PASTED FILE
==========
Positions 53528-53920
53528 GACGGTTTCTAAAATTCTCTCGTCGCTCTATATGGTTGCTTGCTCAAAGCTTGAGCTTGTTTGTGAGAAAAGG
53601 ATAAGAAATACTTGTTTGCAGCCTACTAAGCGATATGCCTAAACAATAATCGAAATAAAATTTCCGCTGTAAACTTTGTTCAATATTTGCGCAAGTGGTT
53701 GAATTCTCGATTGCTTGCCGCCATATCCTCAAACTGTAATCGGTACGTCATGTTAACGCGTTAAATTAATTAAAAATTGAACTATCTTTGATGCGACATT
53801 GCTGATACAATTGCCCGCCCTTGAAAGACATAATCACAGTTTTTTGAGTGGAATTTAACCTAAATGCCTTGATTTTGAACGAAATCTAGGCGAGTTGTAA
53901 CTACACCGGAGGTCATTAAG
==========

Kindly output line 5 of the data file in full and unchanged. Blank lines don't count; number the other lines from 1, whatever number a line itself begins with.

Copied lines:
53801 GCTGATACAATTGCCCGCCCTTGAAAGACATAATCACAGTTTTTTGAGTGGAATTTAACCTAAATGCCTTGATTTTGAACGAAATCTAGGCGAGTTGTAA